With Tyler Lockett on the field Saturday, it seemed like no record was safe.
(Kansas State receiver Tyler Lockett scores on a 30-yard touchdown pass from Jake Waters in the second quarter on Saturday at Bill Snyder Family Stadium. Lockett had 12 catches for 278 yards and three TDs).
The junior wide receiver caught 12 passes for a school-record 278 yards with three touchdowns, and he broke the school records for career kickoff-return yardage (1,760) and all-purpose yards in a game (440).
Lockett seemed to be on fire against Oklahoma, so much so that fans spotted his coat catch fire during the game when he stood too close to a sideline heater.
But once again, like his record-breaking game against Texas this season, the Wildcats lost, this time 41-31 to the Sooners.
Still, Lockett’s performance had his teammates buzzing, so much so that even defensive players had to give him props.
“That’s like video game stats,” K-State linebacker Blake Slaughter said of Lockett’s numbers. “He’s unreal, and it speaks for itself. He’s a guy that has a lot of talent, a lot of care and a lot of discipline.
“You put all of those together and he’s hard to stop.”
Lockett also returned five kickoffs for 162 yards, racking up an all-purpose yardage total of 440 that crushed the previous record. Darren Sproles previously finished with 351 in the 2004 season, and Brandon Banks did it against OU in 2009.
The game also gave Lockett a big boost in his climb among several other receiving record categories. The junior moved to sixth in single-season receptions (68), seventh in yardage (1,103) and ninth in touchdowns with eight.
Lockett’s first touchdown of the game came on a 48-yard pass from Jake Waters in the second quarter. And Waters and Lockett hooked up for a 30-yard touchdown pass on the next drive.
Before the first half was over, Waters hit Lockett for a 90-yard touchdown pass.
“The day that Tyler had just proves that he is one of the best in the nation,” Waters said. “He made me look a lot better today, too. His routes and just how he gets open. The other team knows that we want to get the ball to him because he is our big time playmaker, but somehow he still continues to just get open. It just amazes me how he does that.”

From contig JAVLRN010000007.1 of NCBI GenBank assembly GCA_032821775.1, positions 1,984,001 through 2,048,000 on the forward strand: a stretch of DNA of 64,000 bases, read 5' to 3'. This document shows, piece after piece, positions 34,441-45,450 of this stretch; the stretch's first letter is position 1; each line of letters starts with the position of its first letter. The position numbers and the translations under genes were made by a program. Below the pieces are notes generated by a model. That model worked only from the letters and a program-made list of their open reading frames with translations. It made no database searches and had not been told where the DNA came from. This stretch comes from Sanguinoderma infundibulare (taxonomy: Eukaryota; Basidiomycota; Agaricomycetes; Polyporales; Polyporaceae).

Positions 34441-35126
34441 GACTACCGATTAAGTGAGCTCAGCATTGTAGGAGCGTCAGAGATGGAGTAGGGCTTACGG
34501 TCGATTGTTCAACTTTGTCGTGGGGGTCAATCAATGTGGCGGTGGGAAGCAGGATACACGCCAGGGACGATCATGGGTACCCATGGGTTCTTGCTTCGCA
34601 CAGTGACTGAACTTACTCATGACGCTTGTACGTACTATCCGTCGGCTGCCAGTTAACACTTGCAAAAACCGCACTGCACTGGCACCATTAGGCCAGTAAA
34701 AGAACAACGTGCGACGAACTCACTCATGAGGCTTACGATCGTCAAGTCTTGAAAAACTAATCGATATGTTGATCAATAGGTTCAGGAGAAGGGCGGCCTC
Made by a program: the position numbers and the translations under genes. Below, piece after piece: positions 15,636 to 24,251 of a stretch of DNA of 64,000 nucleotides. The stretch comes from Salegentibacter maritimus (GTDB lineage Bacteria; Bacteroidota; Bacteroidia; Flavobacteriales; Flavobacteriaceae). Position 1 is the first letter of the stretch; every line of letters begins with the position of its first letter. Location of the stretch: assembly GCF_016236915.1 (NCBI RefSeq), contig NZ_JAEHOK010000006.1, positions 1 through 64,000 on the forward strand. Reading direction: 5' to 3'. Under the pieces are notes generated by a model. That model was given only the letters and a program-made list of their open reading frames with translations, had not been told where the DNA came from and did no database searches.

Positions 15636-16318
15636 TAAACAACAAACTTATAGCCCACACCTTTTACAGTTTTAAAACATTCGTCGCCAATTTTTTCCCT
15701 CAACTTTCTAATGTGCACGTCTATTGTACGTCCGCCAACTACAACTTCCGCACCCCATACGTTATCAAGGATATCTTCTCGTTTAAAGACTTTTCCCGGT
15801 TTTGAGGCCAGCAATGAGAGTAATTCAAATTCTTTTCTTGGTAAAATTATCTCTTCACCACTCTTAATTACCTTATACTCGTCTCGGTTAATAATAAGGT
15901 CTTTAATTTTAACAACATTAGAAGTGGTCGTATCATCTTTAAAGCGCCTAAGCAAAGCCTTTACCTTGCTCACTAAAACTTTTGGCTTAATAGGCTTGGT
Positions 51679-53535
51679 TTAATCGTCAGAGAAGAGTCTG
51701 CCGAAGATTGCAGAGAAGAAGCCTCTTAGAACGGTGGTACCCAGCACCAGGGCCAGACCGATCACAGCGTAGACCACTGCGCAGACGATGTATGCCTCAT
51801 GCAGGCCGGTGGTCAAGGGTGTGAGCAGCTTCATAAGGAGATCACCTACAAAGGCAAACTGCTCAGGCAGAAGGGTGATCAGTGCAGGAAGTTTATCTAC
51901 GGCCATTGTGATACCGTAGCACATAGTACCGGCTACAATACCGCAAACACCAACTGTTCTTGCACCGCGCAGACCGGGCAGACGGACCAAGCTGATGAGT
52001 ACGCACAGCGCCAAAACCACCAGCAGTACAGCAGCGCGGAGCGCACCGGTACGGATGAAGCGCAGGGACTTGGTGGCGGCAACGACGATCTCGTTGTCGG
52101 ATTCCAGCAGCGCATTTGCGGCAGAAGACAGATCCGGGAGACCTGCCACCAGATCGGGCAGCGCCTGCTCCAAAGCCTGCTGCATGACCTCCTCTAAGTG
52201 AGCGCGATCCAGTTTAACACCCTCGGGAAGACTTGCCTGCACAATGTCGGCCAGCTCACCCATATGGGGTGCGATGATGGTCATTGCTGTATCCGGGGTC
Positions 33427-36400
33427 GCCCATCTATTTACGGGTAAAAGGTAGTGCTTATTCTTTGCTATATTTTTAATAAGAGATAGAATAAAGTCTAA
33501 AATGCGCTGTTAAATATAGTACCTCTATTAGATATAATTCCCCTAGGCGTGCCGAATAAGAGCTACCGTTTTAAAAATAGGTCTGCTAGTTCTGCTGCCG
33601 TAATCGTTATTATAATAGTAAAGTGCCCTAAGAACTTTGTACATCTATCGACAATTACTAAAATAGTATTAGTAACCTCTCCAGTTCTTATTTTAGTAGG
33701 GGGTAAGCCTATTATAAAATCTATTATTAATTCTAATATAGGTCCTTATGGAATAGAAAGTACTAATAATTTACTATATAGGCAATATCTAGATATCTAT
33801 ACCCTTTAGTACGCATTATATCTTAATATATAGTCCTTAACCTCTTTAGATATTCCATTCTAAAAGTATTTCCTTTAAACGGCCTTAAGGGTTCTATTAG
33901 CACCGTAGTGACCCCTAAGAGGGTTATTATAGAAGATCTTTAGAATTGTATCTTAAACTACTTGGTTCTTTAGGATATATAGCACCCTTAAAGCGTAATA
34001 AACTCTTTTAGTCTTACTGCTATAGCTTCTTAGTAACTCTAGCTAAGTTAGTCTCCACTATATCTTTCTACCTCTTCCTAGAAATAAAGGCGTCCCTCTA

Lockett’s 90-yard pass reception was the longest since his uncle Aaron Lockett caught a 97-yard pass in the 1998 season. But this Lockett became the first out of his uncle Aaron and father Kevin to have a 1,000-yard season with his performance against the Sooners.
Oklahoma coach Bob Stoops said Tyler might be the best of him.
“Well, I think Tyler’s a lot better — you can tell Kevin that,” he said. “I’m sure he’d want that — I’d want my son to be better than me. But it’s a great family — I loved Kevin Lockett. He was a great young man and I’m proud of his son and the way he’s played.”
It was Lockett’s sixth 100-yard receiving game this season and the eighth of his career — the fifth-most in school history. Lockett broke the single-game receiving record with 237 yards at Texas this season, giving him two of the school’s five 200-yard receiving games in its history.
Senior wide receiver Tramaine Thompson, who had his own solid game with three catches for 54 yards and a 43-yard reception, said he’s come to expect big things out of Lockett on a regular basis.
“When I see him perform like that, I don’t get surprised,” he said. “You can tell my reaction when he scores, I just expect that out of him. He’s a great receiver, he does some of the most amazing things I’ve ever seen in practice and in the games.”
(Kansas State receiver Tyler Lockett scores on a 48-yard touchdown pass from Jake Waters on Saturday. Lockett had 12 receptions for 278 yards and three touchdowns).
To put Lockett’s season in perspective, his 1,103 yards have come mostly in nine games, with the junior missing most of one game and all of another. Still, he’s managed to put up big numbers.
And since he missed two straight games with an injury, alongside Thompson, he’s only come back more motivated.
“What really motivated us was those two games where we had to sit out together,” Thompson said. “He came up to me on the sideline and he said ‘bro, I hate sitting out, I’m going to do my part to prepare when we come back.’ That motivates me.”
Even though Lockett had a big day, as did the whole passing game, the end result still left K-State coach Bill Snyder unsatisfied. While Lockett and Waters had some big hookups, they weren’t always in sync.
And some of the mistakes proved costly.
“Tyler had a bunch of catches today, but he also had some drops, which is not the norm with him,” Snyder said. “We had some high throws, that’s something that we have to be better at. Everything that we got was with big plays. We didn’t move the ball well on offense in terms of drives. We had one good drive there at the end, but, by and large, everything was big plays.”
Lockett has had a spotlight on him since he arrived, and he’s been productive almost from the start. Thompson said Lockett’s contributions to the team go beyond the field.
And being long-time friends with Lockett, he benefitted from playing alongside him.
“I really can’t put into words how much he means to me,” he said. “I consider him my little bro, but that’s probably someone that I admire the most on this team and I’ve learned the most from. A good receiver always steals from people that he admires. A lot of the things I do, I’ve seen him do.
“I admire that guy. I love him to death. I consider us family.”